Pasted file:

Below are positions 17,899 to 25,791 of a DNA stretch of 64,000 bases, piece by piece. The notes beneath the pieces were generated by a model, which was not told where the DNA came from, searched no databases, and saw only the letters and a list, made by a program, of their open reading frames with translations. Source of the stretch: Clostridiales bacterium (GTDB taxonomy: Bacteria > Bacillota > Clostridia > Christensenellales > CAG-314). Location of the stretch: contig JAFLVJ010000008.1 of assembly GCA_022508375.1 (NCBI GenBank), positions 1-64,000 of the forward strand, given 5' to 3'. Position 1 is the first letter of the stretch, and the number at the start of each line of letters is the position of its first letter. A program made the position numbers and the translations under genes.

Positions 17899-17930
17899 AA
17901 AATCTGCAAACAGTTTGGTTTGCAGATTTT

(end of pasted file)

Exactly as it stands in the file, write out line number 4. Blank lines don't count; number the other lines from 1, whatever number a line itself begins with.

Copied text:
17901 AATCTGCAAACAGTTTGGTTTGCAGATTTT